Iowa State is really the school without a home.  They don't naturally fit into the Big 12, and they are likely not wanted by the Big Ten because they have a (relatively) tiny fan base and a small TV market.

As far as the ACC schools go, of the lot of them I could see Pitt making the jump to the Big Ten if they were asked - five years ago.  But they just signed a huge deal with the ACC with a LOT of TV money (via ESPN) and they would have a GIANT penalty (buyout) if they jumped that ACC ship. Couple that with Notre Dame halfway joining the ACC and all the fans and money they bring (like them or not) and that is a lot stacked against not only Pitt, but any of the other ACC members leaving.

So, in the end, I think realistically, if the Big Ten stuck to their guns and only allowed AAU schools to join (lol), the most obvious targets are the three from the Big 12, especially Texas.  But there are pros and cons to all of this and you never know what can happen.

My bet would be that the next member to join the Big Ten will be...not an AAU accredited institution.


Gerry from Valpo said...

All this conference jumping and money pumping is reason enough for me to lose even more interest. The game at point has lost it's direction and purpose.

If this is what college football has become then these big money schools deserve being infiltrated and fleeced by greedy player's labor unions.

Dan from Madison said...

I completely agree.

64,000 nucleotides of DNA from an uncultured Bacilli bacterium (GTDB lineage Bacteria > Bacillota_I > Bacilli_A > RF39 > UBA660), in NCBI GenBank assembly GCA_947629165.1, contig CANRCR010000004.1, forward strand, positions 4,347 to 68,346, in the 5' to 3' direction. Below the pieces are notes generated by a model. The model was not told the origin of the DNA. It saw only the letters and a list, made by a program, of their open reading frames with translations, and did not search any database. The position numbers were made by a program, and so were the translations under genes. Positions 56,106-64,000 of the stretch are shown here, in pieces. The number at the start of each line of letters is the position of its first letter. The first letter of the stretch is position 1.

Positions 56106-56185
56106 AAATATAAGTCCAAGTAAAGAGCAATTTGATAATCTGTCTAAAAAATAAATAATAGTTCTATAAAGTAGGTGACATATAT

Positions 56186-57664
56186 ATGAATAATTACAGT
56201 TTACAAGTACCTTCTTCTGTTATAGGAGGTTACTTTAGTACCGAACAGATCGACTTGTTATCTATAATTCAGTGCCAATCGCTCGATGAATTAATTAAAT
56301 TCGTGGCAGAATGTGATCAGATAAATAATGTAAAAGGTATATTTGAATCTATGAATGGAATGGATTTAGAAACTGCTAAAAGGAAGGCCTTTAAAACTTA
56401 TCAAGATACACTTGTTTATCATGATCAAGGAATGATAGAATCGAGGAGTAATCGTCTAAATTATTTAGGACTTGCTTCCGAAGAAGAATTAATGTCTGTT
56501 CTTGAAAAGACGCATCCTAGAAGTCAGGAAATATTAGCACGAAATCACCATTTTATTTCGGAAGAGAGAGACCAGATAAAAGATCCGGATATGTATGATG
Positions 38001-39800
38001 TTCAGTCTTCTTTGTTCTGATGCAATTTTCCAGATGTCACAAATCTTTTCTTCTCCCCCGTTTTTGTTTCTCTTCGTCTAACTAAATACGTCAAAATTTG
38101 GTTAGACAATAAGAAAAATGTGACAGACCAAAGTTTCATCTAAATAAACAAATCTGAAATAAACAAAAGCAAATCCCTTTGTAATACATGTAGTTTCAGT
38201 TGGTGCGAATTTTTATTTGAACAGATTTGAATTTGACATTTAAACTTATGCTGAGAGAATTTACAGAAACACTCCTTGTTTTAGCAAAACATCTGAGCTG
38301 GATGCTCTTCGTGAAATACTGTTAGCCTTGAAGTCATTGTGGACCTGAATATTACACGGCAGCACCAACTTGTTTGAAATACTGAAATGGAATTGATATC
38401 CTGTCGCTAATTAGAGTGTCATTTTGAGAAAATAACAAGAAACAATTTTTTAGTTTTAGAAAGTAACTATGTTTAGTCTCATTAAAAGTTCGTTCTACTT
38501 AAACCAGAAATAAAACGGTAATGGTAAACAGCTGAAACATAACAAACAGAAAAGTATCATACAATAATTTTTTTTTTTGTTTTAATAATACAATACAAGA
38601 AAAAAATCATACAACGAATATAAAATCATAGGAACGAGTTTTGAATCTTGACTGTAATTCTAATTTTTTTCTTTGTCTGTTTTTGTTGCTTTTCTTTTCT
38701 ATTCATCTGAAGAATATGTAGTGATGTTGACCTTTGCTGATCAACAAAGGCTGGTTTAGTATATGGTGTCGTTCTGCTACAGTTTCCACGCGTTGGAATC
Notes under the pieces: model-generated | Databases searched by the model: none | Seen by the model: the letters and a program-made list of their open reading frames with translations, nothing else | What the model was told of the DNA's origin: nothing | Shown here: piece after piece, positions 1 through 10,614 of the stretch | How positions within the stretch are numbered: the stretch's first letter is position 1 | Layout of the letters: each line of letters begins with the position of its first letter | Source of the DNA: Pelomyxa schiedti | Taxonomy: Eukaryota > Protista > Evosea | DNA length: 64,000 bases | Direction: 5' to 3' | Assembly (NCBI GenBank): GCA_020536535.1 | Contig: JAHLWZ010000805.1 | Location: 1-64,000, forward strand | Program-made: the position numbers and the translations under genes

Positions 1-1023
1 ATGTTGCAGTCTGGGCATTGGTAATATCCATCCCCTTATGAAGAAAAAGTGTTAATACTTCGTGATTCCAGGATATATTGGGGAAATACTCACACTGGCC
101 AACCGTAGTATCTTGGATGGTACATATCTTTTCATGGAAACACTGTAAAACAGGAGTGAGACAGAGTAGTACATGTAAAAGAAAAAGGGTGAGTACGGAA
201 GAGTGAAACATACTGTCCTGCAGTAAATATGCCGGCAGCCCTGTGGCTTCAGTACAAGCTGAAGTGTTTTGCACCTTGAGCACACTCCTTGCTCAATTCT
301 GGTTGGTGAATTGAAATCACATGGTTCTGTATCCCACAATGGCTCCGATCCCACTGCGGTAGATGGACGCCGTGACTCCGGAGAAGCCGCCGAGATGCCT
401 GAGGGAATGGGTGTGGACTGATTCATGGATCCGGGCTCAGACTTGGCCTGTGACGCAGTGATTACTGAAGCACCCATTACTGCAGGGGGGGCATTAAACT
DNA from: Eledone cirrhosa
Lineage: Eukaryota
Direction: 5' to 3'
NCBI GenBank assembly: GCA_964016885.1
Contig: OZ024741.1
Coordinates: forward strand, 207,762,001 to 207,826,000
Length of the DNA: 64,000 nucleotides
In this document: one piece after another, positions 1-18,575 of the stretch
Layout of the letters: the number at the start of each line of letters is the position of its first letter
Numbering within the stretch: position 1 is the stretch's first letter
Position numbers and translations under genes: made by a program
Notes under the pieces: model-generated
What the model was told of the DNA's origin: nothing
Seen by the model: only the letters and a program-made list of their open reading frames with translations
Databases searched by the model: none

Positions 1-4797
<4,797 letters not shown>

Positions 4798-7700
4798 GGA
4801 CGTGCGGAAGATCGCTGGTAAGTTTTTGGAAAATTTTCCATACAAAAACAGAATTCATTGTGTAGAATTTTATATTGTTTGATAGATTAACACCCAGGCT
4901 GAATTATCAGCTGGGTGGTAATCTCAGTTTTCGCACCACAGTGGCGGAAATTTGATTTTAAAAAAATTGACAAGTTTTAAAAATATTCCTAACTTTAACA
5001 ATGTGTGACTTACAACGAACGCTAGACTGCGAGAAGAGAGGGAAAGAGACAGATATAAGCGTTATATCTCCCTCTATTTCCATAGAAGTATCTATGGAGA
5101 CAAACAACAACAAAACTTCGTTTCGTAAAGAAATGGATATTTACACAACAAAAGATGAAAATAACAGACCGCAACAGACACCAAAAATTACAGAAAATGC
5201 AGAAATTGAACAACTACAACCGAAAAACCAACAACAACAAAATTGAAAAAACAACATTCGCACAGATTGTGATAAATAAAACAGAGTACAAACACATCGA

Baxter said...

They should add the U of Toronto and McGill (both AAU members) right now in all sports but football and basketball. It would add all of Canada to the BTN map. B1G hockey would be over the top.

Over time, they could transition into the two revenue sports. Obviously, they would need to switch to the American game in football...

Anonymous said...

UConn (close to AAU like Neb.)

for Northwestern when NW drops football

Dan from Madison said...

Good thoughts. But there really isn't enough money in hockey tv revenue to make that Canadian thing a serious idea.

I still can't get over the fact that Stony Brook has a football team (and not a bad one at that).

Anonymous said...

Doesnt matter what deal Mizzou has with the SEC. If Delany called, they would bolt for the B1G. No SEC exit fee, better academics, less travel, more money, better rivals, no-brainer.

Dan from Madison said...

Mizzou always made the most sense of all the schools to join the Big Ten but I think it would be tougher than you think to pry them from the SEC now. That football money is second to none.

Matt from Cleveland said...

I agree that Mizzou is the best option still on the table, but things have solidified too much for such a move, at least for the time being. The best move the Big Ten can do in the meantime is to add affiliate members, and Boston University (an AAU member) would be the best affiliate member to add. BU's hockey program would make an amazing addition to Big Ten hockey and give the conference a foot in the door of the New England Media market.